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We all know about the historical downfall of Pompeii, right? How in the year A.D. 79 Mt. Vesuvius blew its top and took virtually everyone in the city of Pompeii along for the ride, sorta.
It is that “fun” time that Klaus Jurgen-Wrede turned into a board game in 2006. Let’s take a look at this fairly simple, yet interesting, game so you can see if it’s one you think you’d like to play.
How Do You Play The Downfall of Pompeii?
Setting up Pompeii, especially the deck of cards, is a little more difficult than playing the game itself.
Each player (2 to 4) takes one color of barrels that represent the people of Pompeii. If there are 4 players, each takes 25 tokens. Otherwise, everyone gets 30.
If the square lava tiles aren’t already in the bag (provided), put them all inside.
Curl the stiff volcano cone around and insert its tabs into the slots provided. Then set it in the open circle on the board.
The of cards contains regular Pompeii cards that players with play, Omen cards, and two AD 79 cards that act as timers.
You deal 7 piles of Pompeii cards, putting 4 in each pile. You take the remaining 25 Pompeii cards and the 7 Omen cards and shuffle them together. You then add one of the AD 79 cards into the bottom of this deck, put the other AD 79 card on top of the deck, and then top that with any 2 of the original 7 piles of Pompeii cards.
Whew! We always have to carefully read through the directions to get this part of the setup right.
Each player gets one of the remaining piles of 4 cards. Extra piles are not used.
In Phase 1, you play a card from your hand and put one of your pieces (people) on the matching numbered space on the board. Often you will have more than one option as to where you place your token. The choice is yours.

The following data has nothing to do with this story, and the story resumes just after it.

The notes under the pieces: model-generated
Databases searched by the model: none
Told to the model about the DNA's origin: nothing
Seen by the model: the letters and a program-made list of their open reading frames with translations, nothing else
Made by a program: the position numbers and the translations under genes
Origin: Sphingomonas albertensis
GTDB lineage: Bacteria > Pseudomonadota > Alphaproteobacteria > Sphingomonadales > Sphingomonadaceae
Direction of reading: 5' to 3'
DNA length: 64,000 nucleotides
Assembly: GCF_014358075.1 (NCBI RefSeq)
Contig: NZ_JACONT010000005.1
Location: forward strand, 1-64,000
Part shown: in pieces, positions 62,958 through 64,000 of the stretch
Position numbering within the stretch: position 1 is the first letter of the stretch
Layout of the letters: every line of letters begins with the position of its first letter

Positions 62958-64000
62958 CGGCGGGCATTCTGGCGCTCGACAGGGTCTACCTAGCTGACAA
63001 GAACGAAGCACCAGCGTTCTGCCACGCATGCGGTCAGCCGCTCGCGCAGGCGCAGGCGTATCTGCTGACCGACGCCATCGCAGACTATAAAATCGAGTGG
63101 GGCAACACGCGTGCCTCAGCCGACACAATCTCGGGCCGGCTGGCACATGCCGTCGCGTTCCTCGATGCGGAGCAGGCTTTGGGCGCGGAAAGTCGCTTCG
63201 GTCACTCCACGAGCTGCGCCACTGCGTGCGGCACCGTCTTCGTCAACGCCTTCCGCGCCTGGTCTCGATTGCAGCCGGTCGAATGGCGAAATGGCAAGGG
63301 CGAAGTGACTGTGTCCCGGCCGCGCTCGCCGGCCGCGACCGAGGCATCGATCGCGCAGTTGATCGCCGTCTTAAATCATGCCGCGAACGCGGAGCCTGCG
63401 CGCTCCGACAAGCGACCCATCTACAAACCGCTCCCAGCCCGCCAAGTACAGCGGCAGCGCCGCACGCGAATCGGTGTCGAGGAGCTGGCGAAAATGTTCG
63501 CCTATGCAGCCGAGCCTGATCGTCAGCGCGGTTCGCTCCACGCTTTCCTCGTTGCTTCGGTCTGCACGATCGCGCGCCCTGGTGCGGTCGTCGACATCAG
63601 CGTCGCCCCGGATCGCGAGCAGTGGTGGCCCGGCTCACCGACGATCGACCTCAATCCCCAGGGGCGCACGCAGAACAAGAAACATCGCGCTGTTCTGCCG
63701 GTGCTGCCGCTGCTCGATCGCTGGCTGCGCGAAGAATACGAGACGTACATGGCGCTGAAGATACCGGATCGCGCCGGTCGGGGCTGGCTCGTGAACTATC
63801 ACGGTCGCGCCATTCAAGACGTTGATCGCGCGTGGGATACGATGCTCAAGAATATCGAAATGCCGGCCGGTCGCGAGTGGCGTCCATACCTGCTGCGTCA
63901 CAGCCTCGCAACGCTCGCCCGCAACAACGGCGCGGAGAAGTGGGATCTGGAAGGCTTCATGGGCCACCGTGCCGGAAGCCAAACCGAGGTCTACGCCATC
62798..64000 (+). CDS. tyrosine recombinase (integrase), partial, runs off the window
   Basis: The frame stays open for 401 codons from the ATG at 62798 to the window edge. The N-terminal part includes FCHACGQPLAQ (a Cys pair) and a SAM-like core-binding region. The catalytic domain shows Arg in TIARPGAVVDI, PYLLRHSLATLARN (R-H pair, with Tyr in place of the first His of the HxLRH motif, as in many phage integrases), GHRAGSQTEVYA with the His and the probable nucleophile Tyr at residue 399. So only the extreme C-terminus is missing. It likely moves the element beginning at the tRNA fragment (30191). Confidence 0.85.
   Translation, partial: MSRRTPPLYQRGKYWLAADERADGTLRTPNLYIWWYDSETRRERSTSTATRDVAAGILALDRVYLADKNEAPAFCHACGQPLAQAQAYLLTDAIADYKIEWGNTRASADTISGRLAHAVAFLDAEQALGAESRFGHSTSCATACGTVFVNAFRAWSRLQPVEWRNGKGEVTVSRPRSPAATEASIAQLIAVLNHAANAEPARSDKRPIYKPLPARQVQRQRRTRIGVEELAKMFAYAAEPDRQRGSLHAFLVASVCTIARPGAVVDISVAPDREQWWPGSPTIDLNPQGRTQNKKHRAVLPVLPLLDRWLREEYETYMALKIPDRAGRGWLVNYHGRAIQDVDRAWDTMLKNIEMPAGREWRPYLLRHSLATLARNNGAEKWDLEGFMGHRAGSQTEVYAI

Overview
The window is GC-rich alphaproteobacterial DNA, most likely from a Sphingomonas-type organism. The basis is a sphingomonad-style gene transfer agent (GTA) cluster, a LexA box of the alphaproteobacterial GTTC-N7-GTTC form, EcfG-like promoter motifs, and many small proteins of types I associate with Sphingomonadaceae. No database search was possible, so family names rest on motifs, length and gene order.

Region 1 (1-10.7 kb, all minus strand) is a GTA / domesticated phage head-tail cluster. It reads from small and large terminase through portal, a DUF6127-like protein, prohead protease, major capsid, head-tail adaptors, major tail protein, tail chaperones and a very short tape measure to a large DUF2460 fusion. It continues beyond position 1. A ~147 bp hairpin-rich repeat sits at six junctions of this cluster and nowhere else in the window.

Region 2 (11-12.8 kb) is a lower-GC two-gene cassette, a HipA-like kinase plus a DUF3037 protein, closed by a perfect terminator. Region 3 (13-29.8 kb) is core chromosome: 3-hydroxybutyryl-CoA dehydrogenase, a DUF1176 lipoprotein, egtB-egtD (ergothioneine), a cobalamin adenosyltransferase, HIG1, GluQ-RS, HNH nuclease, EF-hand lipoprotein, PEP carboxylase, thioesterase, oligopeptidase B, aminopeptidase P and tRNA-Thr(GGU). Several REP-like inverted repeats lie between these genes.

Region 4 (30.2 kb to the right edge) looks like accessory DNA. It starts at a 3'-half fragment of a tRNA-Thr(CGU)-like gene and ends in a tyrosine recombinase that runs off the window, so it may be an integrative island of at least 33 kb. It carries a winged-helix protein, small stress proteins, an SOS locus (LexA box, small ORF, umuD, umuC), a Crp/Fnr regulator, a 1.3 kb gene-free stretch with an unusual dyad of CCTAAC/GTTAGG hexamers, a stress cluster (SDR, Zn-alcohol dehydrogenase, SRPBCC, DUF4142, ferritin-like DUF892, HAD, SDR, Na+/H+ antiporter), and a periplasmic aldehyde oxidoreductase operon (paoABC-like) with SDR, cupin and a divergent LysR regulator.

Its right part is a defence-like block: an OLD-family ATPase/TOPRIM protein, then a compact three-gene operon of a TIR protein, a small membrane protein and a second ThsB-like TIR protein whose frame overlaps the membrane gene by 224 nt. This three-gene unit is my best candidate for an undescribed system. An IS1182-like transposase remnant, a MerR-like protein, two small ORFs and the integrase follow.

Then you pick a card from the deck to bring your hand back to 4 cards.
As soon as someone draws the first AD 79 card (discards it and takes the next card into his hand), there are a couple of new things to watch for.
It is now possible to draw an Omen card. If you do, you get to take an opponent’s token (person) from the board and throw it into the volcano! It is out of the game but may be used to break a tie later on.
Also, each time you now place a person onto the board, if there are already pieces in the building, you get to add more “relatives” to the board from your own supply.
You add as many relatives as there were people already in the (section of the) building. You can add them to another building of the same color, another section of the same building (if it has more than one section), or to any of the unnumbered, beige (neutral) buildings.
Phase 1 ends (sorta) when someone draws the second AD 79 card. (Cards are no longer used, and people are no longer added to the board from this point on.)
There is one more thing to do before Phase 2 officially begins. In turn, players draw a tile from the bag and place it on the board, starting at the square with the matching symbol. Subsequent tiles with the same symbol must be placed orthogonally adjacent to those with that symbol already on the board. When 6 tiles have thus been placed, Phase 2 begins in earnest.
On your turn, you now draw a tile, place in on the board, and then move 2 of your own pieces.
If the placement of a tile would cover tokens occupying a square, those people are thrown into the volcano! (Hint: This is a good thing to do to your opponents.)
Your job is to get your pieces off the board via any of the city gates before the volcano does them in.
When you move one of your pieces (orthogonally), you can move it as many spaces as there were people in your starting square (including your own person in the count).
It can happen that a section of the board still containing people is blocked from all city exits by the lava tiles. If so, all people in that section are immediately tossed into the volcano.
The game ends when either all the pieces have been removed from the board – either being taken home or thrown into the volcano – or when the last lava tile has been drawn from the bag.
The player with the most living people wins. If there’s a tie, the player with the fewest pieces in the volcano wins.
Is Pompeii Any Fun?
Pompeii is lots of fun, especially if you have a bit of a mean streak in you – not much of one, just a little.
Throwing bits into the volcano doesn’t feel all that nasty. And since everyone knows going in that that’s what is going to happen, everyone is pretty much okay with it. You just hope it doesn’t happen too much to your dudes.
There is enough randomness that every game feels different. Yet there is not so much that it feels like chaos.
If you plan well, odds are that enough of your people will survive the hot lava that you will have a chance at winning.